We often hear that it is tough growing up in today's world. It is fair to say that the challenges and pressures on young people are pretty relentless. Whether cultural, social or educational, that transformational period in a young person's life when he becomes an adult is full of pitfalls. Leveraging the powerful tools of modern communications is proving to bring voices of African youth closer to decision makers,.Voice Africas Future -- a campaign that collects African youth's visions on the post MDGs era -- is a perfect example.
Growing up in a small village in western Kenya brings along its own set of problems. This is not to say that going through life in this setting is more or less difficult, but the obstacles in one's way are a little bit different. What is the same, in large part, is the route through them: hard work and perseverance.
While many of these challenges I've now traversed, I'm mindful that far too many of my peers fell at one or another hurdle, before picking themselves up and dusting themselves off. One of the factors that we face as young people in Africa -- and is not present to the same extent in the developed world -- is the ever-present spectre of disease.
Clearly, illness can affect us all, and does, but with 40% of the population in my home of Kenya not having access to clean drinking water, while over 70% go without proper toilets, the prevalence of ill health is much greater.
Many of these problems are interlinked. A lack of these basic services means you can regularly miss days, if not weeks, at school. This in turn can impact on your employment prospects, leading to a perpetuation of poverty and unemployment. Kenya's youth unemployment rate hovers around the 40% mark -- compare that to 22% in Europe and 16% in the USA, and you're beginning to see the scale of the challenge.
The international development charity WaterAid has estimated that economies in Sub-Saharan Africa lose around 4.5% of their GDP each year due to a lack of access to water and sanitation. This is actually more than the continent receives in aid each year. A more holistic approach to youth development and empowerment that recognises how young people are being held back is clearly required.
This is not to say that we don't have the capacity and ability to realise our own potential. Modern technology, ever rapidly at the fingertips of a tech-savvy younger generation is helping us to shift the paradigm and enter and compete in a global environment.
From business, networking, utilising innovation, creativity, to the ability to understand and pass on information quicker than it can be controlled or obscured by who governs us, technology is merging with our continent's demographic dividend, and the prospects for a brighter future are unprecedented.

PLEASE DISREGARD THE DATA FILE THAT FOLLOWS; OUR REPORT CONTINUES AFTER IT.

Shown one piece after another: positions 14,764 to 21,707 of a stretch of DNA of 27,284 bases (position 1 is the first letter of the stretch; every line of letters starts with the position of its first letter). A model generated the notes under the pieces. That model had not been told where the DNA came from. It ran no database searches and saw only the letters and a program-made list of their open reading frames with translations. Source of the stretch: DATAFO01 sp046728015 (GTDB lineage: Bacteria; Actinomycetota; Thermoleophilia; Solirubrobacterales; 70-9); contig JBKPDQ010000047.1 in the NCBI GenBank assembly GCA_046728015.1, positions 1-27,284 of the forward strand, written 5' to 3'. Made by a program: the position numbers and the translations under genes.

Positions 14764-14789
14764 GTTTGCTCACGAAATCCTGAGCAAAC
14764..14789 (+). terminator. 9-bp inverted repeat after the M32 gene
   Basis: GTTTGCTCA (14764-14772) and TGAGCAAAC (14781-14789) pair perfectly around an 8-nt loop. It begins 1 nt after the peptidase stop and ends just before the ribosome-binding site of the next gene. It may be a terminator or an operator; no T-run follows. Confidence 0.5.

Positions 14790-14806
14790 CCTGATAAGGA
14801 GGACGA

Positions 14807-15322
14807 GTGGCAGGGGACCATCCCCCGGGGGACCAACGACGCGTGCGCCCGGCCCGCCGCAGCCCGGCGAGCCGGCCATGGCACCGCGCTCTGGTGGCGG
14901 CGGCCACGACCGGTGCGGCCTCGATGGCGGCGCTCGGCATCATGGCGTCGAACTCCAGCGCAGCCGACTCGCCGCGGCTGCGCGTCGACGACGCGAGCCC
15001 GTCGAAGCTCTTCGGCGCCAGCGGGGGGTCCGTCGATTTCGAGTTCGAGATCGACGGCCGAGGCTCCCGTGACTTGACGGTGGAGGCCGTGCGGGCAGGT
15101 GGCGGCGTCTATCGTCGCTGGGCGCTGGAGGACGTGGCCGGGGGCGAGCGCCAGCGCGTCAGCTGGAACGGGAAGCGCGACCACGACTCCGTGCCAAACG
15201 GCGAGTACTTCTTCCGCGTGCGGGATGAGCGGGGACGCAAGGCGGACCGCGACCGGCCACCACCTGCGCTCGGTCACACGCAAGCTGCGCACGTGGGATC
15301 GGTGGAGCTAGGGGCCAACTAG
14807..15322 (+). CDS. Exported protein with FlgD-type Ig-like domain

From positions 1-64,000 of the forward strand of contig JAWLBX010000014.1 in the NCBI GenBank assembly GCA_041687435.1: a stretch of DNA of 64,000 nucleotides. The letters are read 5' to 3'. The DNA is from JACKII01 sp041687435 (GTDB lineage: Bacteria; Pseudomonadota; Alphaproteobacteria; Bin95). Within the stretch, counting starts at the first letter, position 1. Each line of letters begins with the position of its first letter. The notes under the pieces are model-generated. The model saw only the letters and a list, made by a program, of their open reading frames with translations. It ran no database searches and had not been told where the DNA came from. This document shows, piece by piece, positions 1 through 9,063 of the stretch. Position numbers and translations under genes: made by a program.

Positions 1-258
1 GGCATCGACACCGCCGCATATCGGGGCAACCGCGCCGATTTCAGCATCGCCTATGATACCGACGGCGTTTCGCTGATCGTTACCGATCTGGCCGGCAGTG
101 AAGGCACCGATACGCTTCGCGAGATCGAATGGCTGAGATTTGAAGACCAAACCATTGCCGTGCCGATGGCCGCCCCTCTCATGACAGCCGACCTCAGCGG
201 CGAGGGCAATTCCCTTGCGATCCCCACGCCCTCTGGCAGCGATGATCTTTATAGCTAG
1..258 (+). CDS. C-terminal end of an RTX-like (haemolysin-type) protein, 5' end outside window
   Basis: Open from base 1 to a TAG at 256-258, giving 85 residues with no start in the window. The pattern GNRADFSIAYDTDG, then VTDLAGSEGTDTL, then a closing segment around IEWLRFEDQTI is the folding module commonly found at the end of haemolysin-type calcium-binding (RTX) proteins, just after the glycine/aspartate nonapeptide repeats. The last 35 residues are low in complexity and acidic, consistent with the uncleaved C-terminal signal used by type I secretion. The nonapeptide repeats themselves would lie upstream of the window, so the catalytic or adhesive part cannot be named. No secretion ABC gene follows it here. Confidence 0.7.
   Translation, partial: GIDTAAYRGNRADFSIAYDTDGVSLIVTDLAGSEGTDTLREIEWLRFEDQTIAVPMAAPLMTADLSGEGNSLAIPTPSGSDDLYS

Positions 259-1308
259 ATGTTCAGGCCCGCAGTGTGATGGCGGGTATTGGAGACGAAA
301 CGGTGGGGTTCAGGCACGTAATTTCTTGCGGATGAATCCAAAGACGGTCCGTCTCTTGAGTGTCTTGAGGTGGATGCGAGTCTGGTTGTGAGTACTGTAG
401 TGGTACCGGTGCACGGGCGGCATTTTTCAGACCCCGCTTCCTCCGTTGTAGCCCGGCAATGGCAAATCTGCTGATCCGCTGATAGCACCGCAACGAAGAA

While this generation benefits from unique advantages, young people are still largely excluded from real influence or power in decision making, including in those decisions that predominantly affect us.
Addressing this representation gap is difficult. Exclusion from power and influence breeds despondency and apathy. Support is required to close this gap, and frankly the actual financial and technical assistance required to do this, particularly go get things set up and running on a sustainable long term basis, is rarely available. This is something that has held me back substantially, and holds others down.
As you would expect though, younger people are not going to be held down for long. We've looked to each other for inspiration, encouragement and support, more often than not, at a click of a few buttons. We are creating our own future, one which requires adaptation, pragmatism and a dynamic respect for innovation. We are own teachers in this brave new world - it is older generations that ask for our help and advice in accessing the tools that we are utilising.
We should not pretend that there is not exclusion, a digital divide that exists, but this is closing fast. For young people on the continent, and elsewhere in the word, the responsibility rests on you to get engaged. There is an abundance of opportunities out there and by joining up we just increase the pot for us all.
The crest of this wave is growing. From Nigeria to Ghana, South Africa to Kenya, these waters are crashing around us, gushing out a mix of technology and creative innovation and opportunity. I say to the youth of Africa: It is time to ride this wave, as the tide is unstoppable.